What could be wrong with my clothes dryer?
I have a GE clothes dryer and its a few years old. It never had a problem before but we recently had our floor done. They had to move all the appliances to do the job. After that the dryer seemed to get hot sometimes and other times it wouldn’t. This went on for about a week and now it doesn’t get hot at all. It turns on and all but no heat.
Before it broke altogether, I had did two loads of laundry and dried them. I then went to work and came home to a load of wet laundry. Thinking that I may have forgot to turn it on, I ran it again. NO HEAT. I tried again later on, NO HEAT. I have a handyman who is a friend and he said to check the gas hose, check the small exhaust xylophone hose, and make sure nothing is blocking the hoses or that any of them are crimped or the like. ALL WAS FINE.
I am now wondering if the guys who moved the appliances put it back wrong or broke it in transfer. Wondering if it is better for me to call sears and take out a contract for $200plus or call a plumber and maybe pay $50 for a replacing of a hose or something simple.
Thanks for the help, C.L.
James Conley answers:
Many flooring guys I know won’t move appliances for just this reason.
They leave their removal to the owners.
That way they won’t be responsible for any damages.
Which is obviously what happened to your dryer.
And it’s really hard to diagnose your problem over the internet.
It could literally be anything.
When a dryer is moved, sometimes the lint that is stuck to the inner walls of the air venting ducts, inside and outside of the unit, are disturbed and can affect the safety sensors inside which detect overheating.
Once tripped, the sensors shut down the gas supply.
If you’ve cleaned the unit THOROUGHLY, then this probably isn’t the problem.
But any other repair involves working with the gas lines and I don’t recommend anyone who hasn’t done that kind of work before mess with the gas..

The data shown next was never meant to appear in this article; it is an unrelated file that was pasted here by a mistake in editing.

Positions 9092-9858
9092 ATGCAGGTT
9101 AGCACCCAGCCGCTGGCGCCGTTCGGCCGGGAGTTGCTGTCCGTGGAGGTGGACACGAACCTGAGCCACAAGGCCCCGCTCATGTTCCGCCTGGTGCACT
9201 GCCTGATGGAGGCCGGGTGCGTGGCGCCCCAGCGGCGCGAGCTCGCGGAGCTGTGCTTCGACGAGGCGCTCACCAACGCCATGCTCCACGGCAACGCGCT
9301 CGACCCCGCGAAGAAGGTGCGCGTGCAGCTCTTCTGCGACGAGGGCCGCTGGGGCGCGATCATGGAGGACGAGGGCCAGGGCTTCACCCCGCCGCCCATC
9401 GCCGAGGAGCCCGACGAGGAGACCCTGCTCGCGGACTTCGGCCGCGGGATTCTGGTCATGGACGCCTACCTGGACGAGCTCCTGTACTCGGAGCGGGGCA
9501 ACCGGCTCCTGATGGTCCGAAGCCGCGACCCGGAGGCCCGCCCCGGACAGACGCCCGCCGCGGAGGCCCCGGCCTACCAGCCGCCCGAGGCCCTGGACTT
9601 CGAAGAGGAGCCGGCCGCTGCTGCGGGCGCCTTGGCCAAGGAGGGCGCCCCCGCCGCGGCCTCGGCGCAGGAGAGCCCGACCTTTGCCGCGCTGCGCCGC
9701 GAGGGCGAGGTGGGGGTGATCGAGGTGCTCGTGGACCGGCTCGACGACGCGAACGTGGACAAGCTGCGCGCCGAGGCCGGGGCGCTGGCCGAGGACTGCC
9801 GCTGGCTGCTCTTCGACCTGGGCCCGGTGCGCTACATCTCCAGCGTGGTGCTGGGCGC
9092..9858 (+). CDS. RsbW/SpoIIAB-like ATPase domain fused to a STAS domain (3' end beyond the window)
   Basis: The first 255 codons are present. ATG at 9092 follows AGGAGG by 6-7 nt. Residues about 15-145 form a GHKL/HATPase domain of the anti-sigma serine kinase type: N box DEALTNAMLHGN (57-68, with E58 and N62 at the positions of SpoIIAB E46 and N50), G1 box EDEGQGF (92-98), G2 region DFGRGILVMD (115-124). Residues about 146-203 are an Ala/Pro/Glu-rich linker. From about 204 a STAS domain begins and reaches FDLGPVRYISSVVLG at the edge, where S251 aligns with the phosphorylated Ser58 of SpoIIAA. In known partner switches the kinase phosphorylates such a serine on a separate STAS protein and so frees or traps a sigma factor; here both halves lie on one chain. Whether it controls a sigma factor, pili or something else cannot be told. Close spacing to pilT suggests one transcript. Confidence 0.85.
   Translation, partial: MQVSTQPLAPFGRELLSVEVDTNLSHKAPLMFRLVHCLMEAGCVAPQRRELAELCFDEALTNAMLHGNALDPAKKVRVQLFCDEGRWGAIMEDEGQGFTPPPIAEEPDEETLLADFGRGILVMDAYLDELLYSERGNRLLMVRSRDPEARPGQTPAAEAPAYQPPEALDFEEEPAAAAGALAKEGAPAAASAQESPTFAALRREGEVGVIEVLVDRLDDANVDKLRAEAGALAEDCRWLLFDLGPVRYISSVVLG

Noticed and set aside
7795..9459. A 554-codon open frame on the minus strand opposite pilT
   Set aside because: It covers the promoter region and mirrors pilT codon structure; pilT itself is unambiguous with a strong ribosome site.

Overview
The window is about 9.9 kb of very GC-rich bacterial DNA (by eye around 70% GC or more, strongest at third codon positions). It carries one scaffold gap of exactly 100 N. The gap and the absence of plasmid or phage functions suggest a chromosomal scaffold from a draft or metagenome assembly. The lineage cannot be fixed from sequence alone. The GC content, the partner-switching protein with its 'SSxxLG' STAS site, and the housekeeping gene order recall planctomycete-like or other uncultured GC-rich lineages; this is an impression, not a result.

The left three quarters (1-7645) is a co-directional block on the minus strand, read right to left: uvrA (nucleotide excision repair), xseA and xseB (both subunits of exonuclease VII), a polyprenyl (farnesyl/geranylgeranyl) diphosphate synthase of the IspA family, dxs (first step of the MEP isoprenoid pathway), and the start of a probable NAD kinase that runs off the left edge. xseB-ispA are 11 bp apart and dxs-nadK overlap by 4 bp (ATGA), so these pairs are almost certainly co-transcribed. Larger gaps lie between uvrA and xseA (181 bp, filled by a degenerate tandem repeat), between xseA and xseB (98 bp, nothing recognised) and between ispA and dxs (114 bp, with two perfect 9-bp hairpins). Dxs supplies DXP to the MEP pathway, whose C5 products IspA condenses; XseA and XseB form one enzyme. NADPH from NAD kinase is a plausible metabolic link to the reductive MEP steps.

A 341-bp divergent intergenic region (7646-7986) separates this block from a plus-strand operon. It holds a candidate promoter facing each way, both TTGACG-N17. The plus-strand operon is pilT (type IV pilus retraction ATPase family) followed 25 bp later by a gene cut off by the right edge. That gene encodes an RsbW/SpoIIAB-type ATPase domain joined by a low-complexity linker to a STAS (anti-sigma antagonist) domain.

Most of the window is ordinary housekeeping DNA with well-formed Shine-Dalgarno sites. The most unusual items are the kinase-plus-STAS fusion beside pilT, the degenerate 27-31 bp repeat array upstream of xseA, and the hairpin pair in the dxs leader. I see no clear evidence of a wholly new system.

As to the contract:
If you are happy with the dryer and want to keep it for many years to come, then I would suggest a contract.
If not, then just a repair.
microwave trips breaker?
I recently purchased a GE microwave and installed it in my new townhouse (built in the 1980s). After working for a week, the microwave started tripping the breaker. As far as I can tell it is a dedicated circuit since other appliances/outlet I checked don’t go dead when the breaker is turned off. I opened the outlet and found that it was reverse polarity and I bought a new outlet and rewired it correctly. How microwave still trips the breaker. I plugged the microwave into another outlet and it seems to be working fine. I then plugged my coffee maker into the outlet that the microwave used to be on and it tripped the breaker. I want to plug the microwave into the original outlet because this is an over the range microwave and the outlet is in the cabinet above the microwave. If I plug into a different outlet using an ugly orange extension cord I can get the microwave to work but there is no way to hide the extension cord. Does this mean the breaker is broken and needs to be repaired? Or is something wrong with the outlet? The outlet is 15 amp but the breaker switch has a 20 on it. (Don’t know if this means it is a 20 amp?) Any suggestions?